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supagu

D3DFVF_XYZRHW

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im trying to draw 2d hud elements using D3DFVF_XYZRHW apparently i dont the points i generate are actuall screen coordinated. the sdk says my vertex should be like this: FLOAT x, y, z, rhw; what is the rhw? what should it be set to, and is x=0, y=0 the top left of the screen, and what value is the bottom right of the screen? thanks.

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The bottom right of the screen will be your resolutions width -1, and your resolutions height -1. Remember you start with (0,0) not (1,1).

For example, in 800x600 the bottom right will be (799, 599).

RHW stands for Reciprocal of Homogeneous W.

Hope that helps,


Michael Bartman
CEO, Lead Programmer
Dark Omen Studios
http://www.darkomenstudios.com/

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okay, ive done some experimentation, and i cant get them to show up, is there anything special i must do?

i tryed turning off the z buffer, and culling but i only get some thin little strip down the side of the screen :-/

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rhw is set to 1. If you''ve set it to 0 then it shouldn''t show up, so that''s proabably your problem. I know that doesn''t help all that much with understanding. There''s an NVidia OpenGL sample somewhere on their site that demonstrates its effect.

Good Luck

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Guest Anonymous Poster
Set RHW to 1. Basically, all the other values (x,y,z) will be multiplied by the RHW in the transform (if you send it through the regular pipe).

What coordinates the screen are depends on your projection matrix. In most computer graphics, y=0 means BOTTOM, and y=positive means UP. Thus, the bottom-left corner is 0,0.

If your projection matrix is entirely vanilla, it may be that the lower-left corner is 0,0, and the upper-right corner is 1,1, and the Z range is 0 through 1.

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quote:
What coordinates the screen are depends on your projection matrix.

When you use D3DFVF_XYZRHW, the vertices bypass all transformation and lighting, so the projection matrix will have no effect. Basically you''re specifying back buffer pixel coordinates directly (assuming RHW is 1).

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quote:
so the projection matrix will have no effect


Apart from if the XYZRHW vertices you feed to D3D require clipping and the device doesn''t expose the D3DPMISCCAPS_CLIPTLVERTS cap.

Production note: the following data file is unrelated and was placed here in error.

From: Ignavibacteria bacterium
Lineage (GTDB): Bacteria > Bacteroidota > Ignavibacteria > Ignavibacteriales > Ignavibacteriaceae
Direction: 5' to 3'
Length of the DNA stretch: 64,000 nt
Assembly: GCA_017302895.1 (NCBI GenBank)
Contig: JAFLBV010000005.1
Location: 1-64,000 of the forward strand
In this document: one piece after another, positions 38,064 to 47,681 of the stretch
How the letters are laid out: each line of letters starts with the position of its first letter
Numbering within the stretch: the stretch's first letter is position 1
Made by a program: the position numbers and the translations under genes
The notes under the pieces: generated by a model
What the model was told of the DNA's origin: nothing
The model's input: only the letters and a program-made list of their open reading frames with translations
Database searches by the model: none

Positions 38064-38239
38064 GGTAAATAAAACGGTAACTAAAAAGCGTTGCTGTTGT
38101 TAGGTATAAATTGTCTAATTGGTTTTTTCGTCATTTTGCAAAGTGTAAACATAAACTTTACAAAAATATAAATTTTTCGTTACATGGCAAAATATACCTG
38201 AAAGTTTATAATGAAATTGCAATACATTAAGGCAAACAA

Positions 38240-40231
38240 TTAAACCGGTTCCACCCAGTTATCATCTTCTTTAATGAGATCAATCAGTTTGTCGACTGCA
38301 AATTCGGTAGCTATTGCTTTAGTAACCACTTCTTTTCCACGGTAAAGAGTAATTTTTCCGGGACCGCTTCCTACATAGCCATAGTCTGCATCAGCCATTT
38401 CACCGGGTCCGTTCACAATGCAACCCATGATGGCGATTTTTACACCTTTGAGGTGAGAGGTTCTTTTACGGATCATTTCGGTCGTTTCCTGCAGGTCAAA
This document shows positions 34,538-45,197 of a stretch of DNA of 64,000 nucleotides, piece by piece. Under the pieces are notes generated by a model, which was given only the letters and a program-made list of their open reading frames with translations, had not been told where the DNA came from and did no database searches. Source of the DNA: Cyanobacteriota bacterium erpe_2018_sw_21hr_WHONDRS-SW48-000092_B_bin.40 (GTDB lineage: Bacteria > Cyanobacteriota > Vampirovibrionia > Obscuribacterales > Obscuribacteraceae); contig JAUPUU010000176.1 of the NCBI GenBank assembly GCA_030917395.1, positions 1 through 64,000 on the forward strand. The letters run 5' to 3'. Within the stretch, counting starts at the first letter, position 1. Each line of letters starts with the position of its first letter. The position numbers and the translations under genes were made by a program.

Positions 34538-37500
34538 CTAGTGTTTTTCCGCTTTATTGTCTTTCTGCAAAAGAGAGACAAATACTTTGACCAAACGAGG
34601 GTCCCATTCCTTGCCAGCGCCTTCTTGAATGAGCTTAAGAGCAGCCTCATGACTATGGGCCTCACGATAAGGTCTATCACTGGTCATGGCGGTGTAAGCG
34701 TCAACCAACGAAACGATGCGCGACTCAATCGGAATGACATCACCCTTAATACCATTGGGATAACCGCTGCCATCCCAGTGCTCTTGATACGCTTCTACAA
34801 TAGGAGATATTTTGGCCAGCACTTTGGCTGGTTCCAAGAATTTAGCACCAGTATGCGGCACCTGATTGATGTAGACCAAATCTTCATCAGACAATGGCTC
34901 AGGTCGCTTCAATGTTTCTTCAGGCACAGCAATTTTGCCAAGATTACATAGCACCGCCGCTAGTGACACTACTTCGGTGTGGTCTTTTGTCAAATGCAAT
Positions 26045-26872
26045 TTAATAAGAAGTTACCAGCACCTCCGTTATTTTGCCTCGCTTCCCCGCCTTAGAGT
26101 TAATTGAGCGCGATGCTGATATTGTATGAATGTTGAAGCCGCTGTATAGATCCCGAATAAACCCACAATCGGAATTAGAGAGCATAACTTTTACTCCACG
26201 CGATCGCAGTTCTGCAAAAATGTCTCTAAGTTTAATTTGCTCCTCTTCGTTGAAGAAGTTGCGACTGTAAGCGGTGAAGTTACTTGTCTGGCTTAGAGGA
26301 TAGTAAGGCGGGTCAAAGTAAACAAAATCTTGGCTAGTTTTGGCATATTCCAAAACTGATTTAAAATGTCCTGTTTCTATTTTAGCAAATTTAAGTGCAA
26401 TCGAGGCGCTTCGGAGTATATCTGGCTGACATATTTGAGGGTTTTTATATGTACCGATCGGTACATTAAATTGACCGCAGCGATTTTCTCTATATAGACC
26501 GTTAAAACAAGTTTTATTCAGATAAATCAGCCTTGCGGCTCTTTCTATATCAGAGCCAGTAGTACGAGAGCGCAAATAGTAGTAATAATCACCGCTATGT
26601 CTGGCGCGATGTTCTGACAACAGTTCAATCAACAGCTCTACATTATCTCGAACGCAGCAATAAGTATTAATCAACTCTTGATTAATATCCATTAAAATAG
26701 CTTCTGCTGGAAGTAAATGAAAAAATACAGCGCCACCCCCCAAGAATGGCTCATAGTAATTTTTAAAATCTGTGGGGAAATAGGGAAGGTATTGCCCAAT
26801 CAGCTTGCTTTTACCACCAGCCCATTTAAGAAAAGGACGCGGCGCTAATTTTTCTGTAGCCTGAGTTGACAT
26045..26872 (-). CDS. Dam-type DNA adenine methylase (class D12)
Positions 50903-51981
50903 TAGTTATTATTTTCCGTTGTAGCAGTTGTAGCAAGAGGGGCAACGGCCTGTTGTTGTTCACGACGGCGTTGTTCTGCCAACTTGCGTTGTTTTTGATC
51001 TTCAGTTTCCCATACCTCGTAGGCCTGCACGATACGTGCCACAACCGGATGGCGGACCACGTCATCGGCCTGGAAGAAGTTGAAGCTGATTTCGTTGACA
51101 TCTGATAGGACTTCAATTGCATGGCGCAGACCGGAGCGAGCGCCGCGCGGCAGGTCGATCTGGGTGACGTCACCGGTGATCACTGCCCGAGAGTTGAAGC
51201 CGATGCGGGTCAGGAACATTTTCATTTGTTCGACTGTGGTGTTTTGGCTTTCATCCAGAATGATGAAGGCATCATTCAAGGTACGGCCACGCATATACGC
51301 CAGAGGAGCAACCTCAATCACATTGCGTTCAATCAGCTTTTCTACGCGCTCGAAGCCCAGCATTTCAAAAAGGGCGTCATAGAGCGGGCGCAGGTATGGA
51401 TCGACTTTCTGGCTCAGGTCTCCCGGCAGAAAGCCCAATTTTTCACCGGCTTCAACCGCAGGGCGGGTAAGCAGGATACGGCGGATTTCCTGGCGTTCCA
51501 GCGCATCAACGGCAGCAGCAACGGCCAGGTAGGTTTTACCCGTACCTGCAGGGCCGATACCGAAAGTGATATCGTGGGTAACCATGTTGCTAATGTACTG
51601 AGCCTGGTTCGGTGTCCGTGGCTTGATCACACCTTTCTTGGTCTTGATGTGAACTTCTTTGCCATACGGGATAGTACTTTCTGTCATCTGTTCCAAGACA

AFAIK, in those cases, any XYZRHW vertices that fall beyond any available guardband area can potentially turn to mush if the projection matrix is screwy.

To clip XYZRHWs that fall past the guard band, D3D needs to unproject back into 3D space (using the info in the current projection matrix!) to perform the clipping, then reproject afterward. Since XYZRHW vertices are most commonly used for sprites, it''s often a good idea to clip primitives using them manually and set D3DRS_CLIPPING to FALSE to avoid any back projection.


supagu:

Remember that the Z value you use in your sprite vertices will determine what gets written to the Z buffer so try setting it to a low value. Also make sure that the Z value is lower than anything else rendered, that you''ve remembered to Clear() the depth buffer, that the depth buffer is enabled etc

--
Simon O''Connor
ex -Creative Asylum
Programmer &
Microsoft MVP

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the w component is the way the D3D differentiates between the vertex and the vector.for a vertex the w component should be 1,for a vector between two vertices the w component is subtracted from the other w component of the other vertex so the w component of the vector is 0.the rendering of a vector of w=0 in the clip space would be semi infinite i.e. the vertices are extended to infinity.

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Let me correct myself. The x and y values specify back buffer coordinates and z is the depth value [0..1] -- *regardless* of RHW. I was thinking they are in homogeneous space but they''re not.

RHW is essential for getting perspective-correct interpolation when the vertices have been pre-transformed from 3D space.

And it''s needed for back-transformation when clipping, as Simon describes. (But actually I believe only the viewport transform is used, assuming the clipping is performed in, well, clip space. This is how the docs describe it anyway.)

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